The Albino Pug is a small canine, who weighs 14 – 18 pounds, and only measures 10 to 13 inches in height, from paw to shoulder, in both males and females. He is part of the toy group, who are particularly popular with city dwellers, given that they are suited to apartment living. Wrinkles and skin folds are the Pug’s most recognizable feature, especially around his face concentrated around his nose, and then up his forehead. He has a short and flat muzzle, and small floppy ears. His coat is short, shiny, and surprisingly double-coated to keep him warm. He has a curly tail, just like that of a pig. They are symmetrical and square in appearance.
The AKC approved breed standard of the Pug outlines the physical features and temperament to ensure that breeding practices retain the Pug’s true characteristics. The only acceptable AKC colors for a Pug are complete black, and fawn with a black mask; any other color is unacceptable. Other kennel clubs, such as the Canadian Kennel Club, accept other additional Pug colors, Silver Fawn and Apricot Fawn, which are lighter and darker shades of the traditional fawn color. Both the brindle and the white Pug are extremely rare.
It is not believed that the color of the Albino Pug is correlated with his temperament. The Albino Pug will have the same temperament as any other Pug. The Pug is described as ‘Charming, Mischievous, and Loving’ by the AKC. This cheeky chap is a companionship dog. He is neither a worker nor a hunter, so don’t expect anything else from him.
He is mostly a sedentary pooch who will shower you with affection and cuddles and will happily sit in your lap all day. However, he is equally playful if you initiate playtime, and he is said to be a bit of a class clown with his silly antics.
As with any Pug, their temperament means that they are great with children; they will happily relax in their lap and be stroked, but will also be up for a bit of fun! Their small size means that there is not much chance of knocking a child over compared to a medium sized dog. As long as they are socialized properly as a pup then they are also great with other dogs and animals in the household.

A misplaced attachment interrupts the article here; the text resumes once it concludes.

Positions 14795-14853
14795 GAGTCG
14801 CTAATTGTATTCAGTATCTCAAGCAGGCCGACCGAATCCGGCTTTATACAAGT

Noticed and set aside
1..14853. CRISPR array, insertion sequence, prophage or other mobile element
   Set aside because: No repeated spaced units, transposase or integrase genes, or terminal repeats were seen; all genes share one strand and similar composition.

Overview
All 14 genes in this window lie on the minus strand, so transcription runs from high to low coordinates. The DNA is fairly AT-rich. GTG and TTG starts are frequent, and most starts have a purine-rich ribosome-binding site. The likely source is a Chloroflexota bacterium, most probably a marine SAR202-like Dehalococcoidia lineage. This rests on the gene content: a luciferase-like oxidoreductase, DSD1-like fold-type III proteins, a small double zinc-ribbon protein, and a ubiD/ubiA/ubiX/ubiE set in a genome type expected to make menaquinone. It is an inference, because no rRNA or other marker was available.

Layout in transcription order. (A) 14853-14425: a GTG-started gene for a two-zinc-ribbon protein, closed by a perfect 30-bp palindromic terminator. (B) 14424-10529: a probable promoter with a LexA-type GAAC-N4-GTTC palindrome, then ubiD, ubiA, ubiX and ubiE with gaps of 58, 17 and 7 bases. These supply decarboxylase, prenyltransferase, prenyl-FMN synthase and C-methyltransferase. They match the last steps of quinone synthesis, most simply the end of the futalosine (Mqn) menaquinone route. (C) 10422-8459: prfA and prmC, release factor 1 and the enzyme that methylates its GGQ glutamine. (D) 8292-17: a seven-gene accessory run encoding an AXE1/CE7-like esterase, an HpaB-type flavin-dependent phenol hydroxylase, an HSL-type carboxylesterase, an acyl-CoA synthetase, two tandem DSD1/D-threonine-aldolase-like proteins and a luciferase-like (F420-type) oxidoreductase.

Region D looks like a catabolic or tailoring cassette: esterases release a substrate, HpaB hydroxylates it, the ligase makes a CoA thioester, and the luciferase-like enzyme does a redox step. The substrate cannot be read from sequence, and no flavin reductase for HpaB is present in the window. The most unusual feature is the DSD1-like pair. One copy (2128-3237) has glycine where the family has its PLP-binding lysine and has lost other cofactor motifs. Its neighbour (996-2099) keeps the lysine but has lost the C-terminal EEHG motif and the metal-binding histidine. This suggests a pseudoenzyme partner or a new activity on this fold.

Unfortunately, as the Albino Pug is very rare and often very expensive, they are more than likely to be targeted and stolen by criminals in order to earn a quick buck as there is so much demand for them. Because of this there is the extra worry of leaving your pup unattended in an accessible yard. Of course, there is this worry with any pup, but undoubtedly a rare Albino Pug will attract more of the wrong attention, so be prepared to be more vigilant.
The health of any colored Pug is less than the average pup. Pugs are known to suffer with Hip Dysplasia, Luxating Patella, Pug Dog Encephalitis and various eye issues, and their parents will be required to undergo testing and evaluations for all four of these common health issues. The Pug Dog Club of America offers an extensive guide of all Pug health issues, so if you are thinking about getting a Pug, be that a normal Pug or an Albino Pug, then do your research and make yourself aware of the symptoms.
The Pug is also known as a Brachycephalic Syndrome sufferer, and as such he will face breathing problems. In Europe some countries are to introduce fitness tests for flat-faced dogs, including the Pug, to deem whether he is suitable enough to breed.
In addition to the general Pug health issues, the Albino Pug will suffer from the following:
Skin Cancer – Melanin also affects their skin tissue, and as such they are vulnerable to skin cancer more so than a normal dog because it removes the natural sun block from the skin. As with pale humans, they are more likely to get sunburnt, and will require higher levels of protection. An Albino Pug will require complete protection, and it is advised to invest in bodysuits so that his skin is not penetrated at all, as the slightest exposure to UV rays will irritate and harm his skin immediately. For areas which you cannot offer complete protection, such as his face, a strong doggy-appropriate sun cream will also be needed.
Photophobia – Melanin also affects the development of his optic nerves, and as such the majority of Pugs with albinism will suffer with additional vision problems to that which they already suffer with. They will be photo-phobic, which means that direct sunlight will cause them severe pain and irritation to their eyes. As a result, sun protection goggles should be purchased, or the Albino Pug should only be walked first thing in the morning and last thing at night when there is no direct sunlight at all.
Exercise and Training
The Albino pug requires the same level of exercise compared to a normal Pug; he will require just under 40 minutes a day and is considered to be a medium energy dog. Because they are food obsessed, they need this exercise to burn off the extra calories and keep their hearts healthy.
Despite being a silly and fun-loving creature, the Pug is very intelligent, and they will pick up commands easily. However, they are also known to be stubborn and run on ‘Pug Time’, so if you want a well-mannered pup you have to be patient and consistent with your training. If you plan to train on a harness, make sure you buy a harness that’s specifically made for pugs.
Nutrition and Grooming